Building A Bionic Sax
One of the first things that irked me about synthesizers was the fact that they were originally designed for keyboard players and keyboard players ONLY. Now, I took piano lessons for about a month like everyone else, but my main axe is alto sax. Why couldn't I play synthesizer, too?
Then it started happening. I saw a Lyricon advertised. (A Lyricon is a synthesizer with a controller that can be fingered like a sax or clarinet.) It's about time, I thought. However, when I got down to the bottom line, well, the price was a bit beyond my reach. Similar controllers came out, aiming toward brass and percussion, but again, the price wasn't in my range. Now my question was (and still is): Why can't I play the synthesizer at a reasonable cost? Of course, I bought a keyboard synthesizer eventually, and I can pick out tunes with it and make beeps and bwadn's with the electronics, but my question still nagged me, until one day...
One day I was fooling around, talking to another synthesizer user - this guy had built a percussion controller - and I presented the idea of a cheapo sax controller. He helped me out with the circuit design, and I put the thing together.
Figure 1 is the schematic for the bionic sax.
I found it difficult to make a controller that could be used with linear VCO's, so I incorporated a top-octave generator chip as the built-in tone source. The two 4051 chips are multiplexer-de-multiplexers, and a description and pinout can be found in Polyphony No. 4. The nine switches change the input codes to the 4051's, and for each code a "gate" opens, letting one tone from the TOG through to the output. Only one 4051 is on at a time to prevent two notes from getting out. Figure 2 contains saxophone fingerings and the equivalent binary input codes to the 4051. The other part of the circuit is the audio portion, which is essentially identical to the TOG circuit in the Oz. It provides continuous tuning and a 5-octave switch.
The circuit can be built on perf-board and stuck in a small box, with ribbon or other cable connecting it to the sax body. Here is where problems crop up. First you need a piece of plastic pipe about 2-1/2 feet long. Carefully saw it right down the middle so it splits into two curved pieces of plastic (a bandsaw would be helpful here). Now, drill and mount the switches and tuning pot where you think they should go, or make a template from a real sax. Use calculator switches if possible. They may be hard to mount, but they're easier to play on in the long run. For the neck, I used a plastic pipe diameter reducer that has a 1-inch hole on the side, and whatever size pipe you use for the body on the other. I bent a 8-inch length of 1-inch diameter plastic pipe in the oven to match the curvature of a real sax neck, and fastened one end in the fixture. If you don't play sax and can't get a real mouthpiece, don't worry - it's mostly for the convenience of the user. Place a small microphone element (from a cassette recorder mike or something similar) in the neck near the end you blow in and drill a few holes in the neck in front of the mike to let air out. Run the mike cable through the horn and out with the rest of the cables, then fasten the two body halves together, using some sort of strong tape.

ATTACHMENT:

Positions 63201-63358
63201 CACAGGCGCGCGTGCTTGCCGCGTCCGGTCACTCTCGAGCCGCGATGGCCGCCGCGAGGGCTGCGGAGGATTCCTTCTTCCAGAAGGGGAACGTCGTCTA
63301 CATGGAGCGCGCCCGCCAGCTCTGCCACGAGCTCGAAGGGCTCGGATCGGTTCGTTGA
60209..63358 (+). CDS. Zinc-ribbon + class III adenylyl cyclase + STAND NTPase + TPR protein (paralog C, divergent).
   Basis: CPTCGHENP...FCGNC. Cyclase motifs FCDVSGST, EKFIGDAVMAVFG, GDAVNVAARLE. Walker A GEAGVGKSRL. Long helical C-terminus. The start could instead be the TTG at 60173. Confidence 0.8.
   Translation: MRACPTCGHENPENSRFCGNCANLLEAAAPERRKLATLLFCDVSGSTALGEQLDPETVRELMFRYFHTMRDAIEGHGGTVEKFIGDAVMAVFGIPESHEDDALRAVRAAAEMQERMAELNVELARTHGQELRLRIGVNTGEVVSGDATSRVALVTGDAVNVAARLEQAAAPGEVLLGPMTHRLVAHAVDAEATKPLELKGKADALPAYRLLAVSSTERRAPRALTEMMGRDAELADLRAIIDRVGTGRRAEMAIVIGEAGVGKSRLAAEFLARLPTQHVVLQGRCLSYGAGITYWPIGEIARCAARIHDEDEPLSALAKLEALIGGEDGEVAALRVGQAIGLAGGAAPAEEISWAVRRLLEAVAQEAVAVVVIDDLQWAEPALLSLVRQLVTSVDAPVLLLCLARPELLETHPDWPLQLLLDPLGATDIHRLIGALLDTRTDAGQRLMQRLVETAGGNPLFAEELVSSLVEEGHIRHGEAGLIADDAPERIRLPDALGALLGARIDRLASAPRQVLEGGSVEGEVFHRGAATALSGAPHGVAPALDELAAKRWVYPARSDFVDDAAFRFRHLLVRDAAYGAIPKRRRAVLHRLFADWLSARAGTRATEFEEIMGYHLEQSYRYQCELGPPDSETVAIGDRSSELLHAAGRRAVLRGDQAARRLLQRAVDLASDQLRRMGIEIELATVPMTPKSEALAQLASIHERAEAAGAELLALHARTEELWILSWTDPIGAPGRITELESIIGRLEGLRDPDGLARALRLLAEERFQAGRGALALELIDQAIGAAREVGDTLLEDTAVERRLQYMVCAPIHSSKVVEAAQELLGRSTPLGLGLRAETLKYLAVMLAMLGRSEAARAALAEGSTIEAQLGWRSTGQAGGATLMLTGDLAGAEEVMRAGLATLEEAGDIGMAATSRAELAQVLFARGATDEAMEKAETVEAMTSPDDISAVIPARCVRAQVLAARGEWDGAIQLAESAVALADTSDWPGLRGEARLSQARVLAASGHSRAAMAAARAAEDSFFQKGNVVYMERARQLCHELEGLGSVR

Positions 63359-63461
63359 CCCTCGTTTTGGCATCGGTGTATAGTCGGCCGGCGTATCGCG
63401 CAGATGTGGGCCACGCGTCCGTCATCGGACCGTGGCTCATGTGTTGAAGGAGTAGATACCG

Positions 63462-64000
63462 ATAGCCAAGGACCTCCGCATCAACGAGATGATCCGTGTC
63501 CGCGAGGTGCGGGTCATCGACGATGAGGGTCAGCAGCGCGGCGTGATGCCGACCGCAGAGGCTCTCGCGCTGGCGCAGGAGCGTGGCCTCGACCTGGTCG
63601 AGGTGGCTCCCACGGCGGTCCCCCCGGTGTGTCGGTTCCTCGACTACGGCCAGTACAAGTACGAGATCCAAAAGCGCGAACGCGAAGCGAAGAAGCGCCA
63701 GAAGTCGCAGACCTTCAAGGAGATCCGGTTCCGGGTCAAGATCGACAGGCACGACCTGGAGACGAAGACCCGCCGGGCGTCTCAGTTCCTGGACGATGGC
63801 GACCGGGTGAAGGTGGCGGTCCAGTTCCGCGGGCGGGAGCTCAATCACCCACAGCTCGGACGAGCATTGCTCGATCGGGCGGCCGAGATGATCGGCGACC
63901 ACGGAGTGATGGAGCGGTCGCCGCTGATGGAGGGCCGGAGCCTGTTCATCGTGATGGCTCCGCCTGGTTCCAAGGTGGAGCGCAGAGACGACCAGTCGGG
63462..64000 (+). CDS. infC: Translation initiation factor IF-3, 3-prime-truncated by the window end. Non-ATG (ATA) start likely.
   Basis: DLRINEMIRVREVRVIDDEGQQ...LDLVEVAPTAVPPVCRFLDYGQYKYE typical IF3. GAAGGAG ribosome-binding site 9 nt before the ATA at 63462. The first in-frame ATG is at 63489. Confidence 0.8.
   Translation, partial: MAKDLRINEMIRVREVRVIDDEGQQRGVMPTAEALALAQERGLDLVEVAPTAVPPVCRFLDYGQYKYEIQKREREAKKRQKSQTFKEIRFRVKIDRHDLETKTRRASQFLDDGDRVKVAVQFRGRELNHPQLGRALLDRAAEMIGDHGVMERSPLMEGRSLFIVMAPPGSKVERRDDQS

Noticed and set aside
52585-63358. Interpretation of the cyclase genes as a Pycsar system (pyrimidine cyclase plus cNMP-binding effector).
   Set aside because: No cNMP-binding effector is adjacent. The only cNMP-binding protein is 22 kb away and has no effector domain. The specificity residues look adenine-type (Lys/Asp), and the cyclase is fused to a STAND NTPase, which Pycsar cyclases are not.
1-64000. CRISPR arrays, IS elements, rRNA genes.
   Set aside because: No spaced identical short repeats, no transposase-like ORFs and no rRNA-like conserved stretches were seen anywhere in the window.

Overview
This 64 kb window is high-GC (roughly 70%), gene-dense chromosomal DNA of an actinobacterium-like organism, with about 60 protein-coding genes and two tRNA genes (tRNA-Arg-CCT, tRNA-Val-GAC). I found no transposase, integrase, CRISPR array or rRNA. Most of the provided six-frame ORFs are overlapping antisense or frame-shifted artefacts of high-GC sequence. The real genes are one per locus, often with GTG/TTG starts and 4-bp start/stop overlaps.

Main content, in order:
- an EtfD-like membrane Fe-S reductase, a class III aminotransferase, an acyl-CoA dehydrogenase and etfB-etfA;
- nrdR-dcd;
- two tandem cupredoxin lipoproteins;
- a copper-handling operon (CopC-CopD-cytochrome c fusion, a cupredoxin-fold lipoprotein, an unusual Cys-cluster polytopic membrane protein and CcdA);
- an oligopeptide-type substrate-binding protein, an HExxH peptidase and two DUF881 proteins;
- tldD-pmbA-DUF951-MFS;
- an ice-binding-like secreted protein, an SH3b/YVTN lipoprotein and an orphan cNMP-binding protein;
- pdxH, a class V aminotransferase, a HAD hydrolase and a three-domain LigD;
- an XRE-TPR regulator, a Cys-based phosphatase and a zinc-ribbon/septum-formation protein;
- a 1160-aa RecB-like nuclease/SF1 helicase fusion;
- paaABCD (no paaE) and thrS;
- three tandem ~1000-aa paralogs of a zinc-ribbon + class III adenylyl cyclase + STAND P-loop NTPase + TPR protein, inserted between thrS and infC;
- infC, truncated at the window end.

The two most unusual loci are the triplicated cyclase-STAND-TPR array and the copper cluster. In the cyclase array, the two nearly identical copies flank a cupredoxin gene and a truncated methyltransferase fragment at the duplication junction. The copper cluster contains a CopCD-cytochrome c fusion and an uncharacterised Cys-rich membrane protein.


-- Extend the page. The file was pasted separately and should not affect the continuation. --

For a completely self-contained instrument, build an envelope follower-trigger (like the 2720-11) into the electronics box and use the mike as the input. Your breath against the mike will make a trigger. That, plus the audio from the sax circuit can be rim to a three-conductor plug and interfaced with the Gnome the same way the Oz can. An Oz~type battery pack (12 volts DC) can also be used to power the sax. If more versatility is desired, the sax can be interfaced with any PAIA equipment. Granted, it's not fancy, but it's a good start.
"Next time: The Bionic Trumpet"
Three of the "keys" are staggered because they are on a real sax, too. Many alternate fingerings are not provided. Some fingerings produce no output, others give tones. What fingerings give what notes can be discovered by following the circuit diagram and using the appropriate input code. Depressing B, C and G simultaneously inhibits IC1 and enables IC2. NOTE: The A, B, and C inputs on the 4051 chips actually correspond to inputs 2, 1 and 0 on the pinout respectively. You may want to rearrange the codes I give to clarify matters.
NOTE: This chart and the one for IC2 show input coding, but not quite as well as the fingering chart. These may be useful to show alternate and special fingerings, or simply used to double-check. The notes encircled are the proper fingerings for that note. An "X" fingering gives no output.
Feature by Greg Leslie
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